A distinguishing characteristic of this class is that it does not sprout from the roots, but is propagated from the tips
of the young canes. As found native in nearly all parts of the Union it is exceedingly variable in habit and fruit. Nearly all cultivated varieties are selections from the local types, as distributed by the birds in corners and waste places. The fruit is not always black. In many localities varieties are found with yellow fruit, and such red or scarlet varieties as Ellisdale and Shaffer, that only root from the tips of growth, are usually classed by growers with the black caps, but botanically they are classed with the purple-cane species (Rubus neglectus).
The canes of the varieties that root from the tip are strong and stocky at the base, but slender at the tops, which droop over to the earth in late summer. If the ground is mellow, and the canes are not swayed by the wind, they will root without aid. But where plants are desired it is far more certain to peg down the points when they enlarge and change color and cover with some earth pressed down quite firmly. If covered without pegging the winds often sway and draw them from the covering. It is customary to leave the rooted tips undisturbed until wanted for spring planting. If taken up the fibrous mass of roots, shown in Fig. 77, are not easy to care for unless at once planted where they are to stand for fruiting. Fall planting succeeds well even in the prairie States, if a mound of earth is thrown over the plants to be removed in early spring. In planting these rooted tips it must be kept in mind that growth does not start from the attached stem but from the crown. The section of stem is upside down and its mission is accomplished when it develops roots at the point. Plant with the crown not more than half an inch below the surface of the earth.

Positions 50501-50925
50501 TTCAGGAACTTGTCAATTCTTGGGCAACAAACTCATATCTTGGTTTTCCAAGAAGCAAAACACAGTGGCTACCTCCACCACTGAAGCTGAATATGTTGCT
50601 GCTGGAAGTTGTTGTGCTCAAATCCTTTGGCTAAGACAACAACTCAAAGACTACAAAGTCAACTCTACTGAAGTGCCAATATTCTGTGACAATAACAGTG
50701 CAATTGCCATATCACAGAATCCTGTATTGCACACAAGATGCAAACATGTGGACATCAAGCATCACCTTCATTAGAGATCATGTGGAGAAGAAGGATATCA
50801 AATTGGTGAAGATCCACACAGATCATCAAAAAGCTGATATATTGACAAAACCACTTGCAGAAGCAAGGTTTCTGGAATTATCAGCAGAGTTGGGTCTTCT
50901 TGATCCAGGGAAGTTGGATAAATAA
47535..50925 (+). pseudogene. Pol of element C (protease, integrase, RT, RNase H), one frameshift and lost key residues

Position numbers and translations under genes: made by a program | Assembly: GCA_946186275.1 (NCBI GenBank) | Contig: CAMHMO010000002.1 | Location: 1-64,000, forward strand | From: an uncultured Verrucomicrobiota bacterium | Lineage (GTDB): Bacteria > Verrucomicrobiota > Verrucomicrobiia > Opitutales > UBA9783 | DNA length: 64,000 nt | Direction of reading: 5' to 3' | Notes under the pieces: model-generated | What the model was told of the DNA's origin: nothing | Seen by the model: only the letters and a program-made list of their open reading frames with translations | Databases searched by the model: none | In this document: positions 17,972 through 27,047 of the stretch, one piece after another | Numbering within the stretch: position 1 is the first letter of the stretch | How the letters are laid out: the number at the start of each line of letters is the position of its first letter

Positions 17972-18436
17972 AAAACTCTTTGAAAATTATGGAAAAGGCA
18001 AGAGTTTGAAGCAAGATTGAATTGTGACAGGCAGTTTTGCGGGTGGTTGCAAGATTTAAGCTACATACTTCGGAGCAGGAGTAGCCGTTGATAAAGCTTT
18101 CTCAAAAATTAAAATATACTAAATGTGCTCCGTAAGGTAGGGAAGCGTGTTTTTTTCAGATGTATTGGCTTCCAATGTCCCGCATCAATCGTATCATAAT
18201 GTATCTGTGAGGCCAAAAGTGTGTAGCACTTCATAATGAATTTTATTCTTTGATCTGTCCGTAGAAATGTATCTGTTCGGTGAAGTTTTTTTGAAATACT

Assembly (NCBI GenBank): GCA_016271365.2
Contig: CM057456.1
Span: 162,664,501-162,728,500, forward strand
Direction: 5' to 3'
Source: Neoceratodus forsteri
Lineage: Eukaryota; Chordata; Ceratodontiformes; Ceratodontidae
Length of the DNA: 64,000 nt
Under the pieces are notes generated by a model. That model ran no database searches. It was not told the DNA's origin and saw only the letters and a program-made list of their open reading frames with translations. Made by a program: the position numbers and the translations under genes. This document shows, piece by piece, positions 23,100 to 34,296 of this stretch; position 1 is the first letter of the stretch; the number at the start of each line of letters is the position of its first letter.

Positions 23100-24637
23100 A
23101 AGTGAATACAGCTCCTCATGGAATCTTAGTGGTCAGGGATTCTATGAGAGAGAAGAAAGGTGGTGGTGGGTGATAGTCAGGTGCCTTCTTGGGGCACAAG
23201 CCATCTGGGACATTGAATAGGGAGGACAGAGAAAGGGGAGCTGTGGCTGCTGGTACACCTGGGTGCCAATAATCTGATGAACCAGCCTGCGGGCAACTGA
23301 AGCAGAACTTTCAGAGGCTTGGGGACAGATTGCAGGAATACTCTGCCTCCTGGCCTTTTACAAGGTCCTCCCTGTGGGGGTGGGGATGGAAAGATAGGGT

Fig. 77. - Divided cane of black raspberry taking root in the soil. (After Fuller.)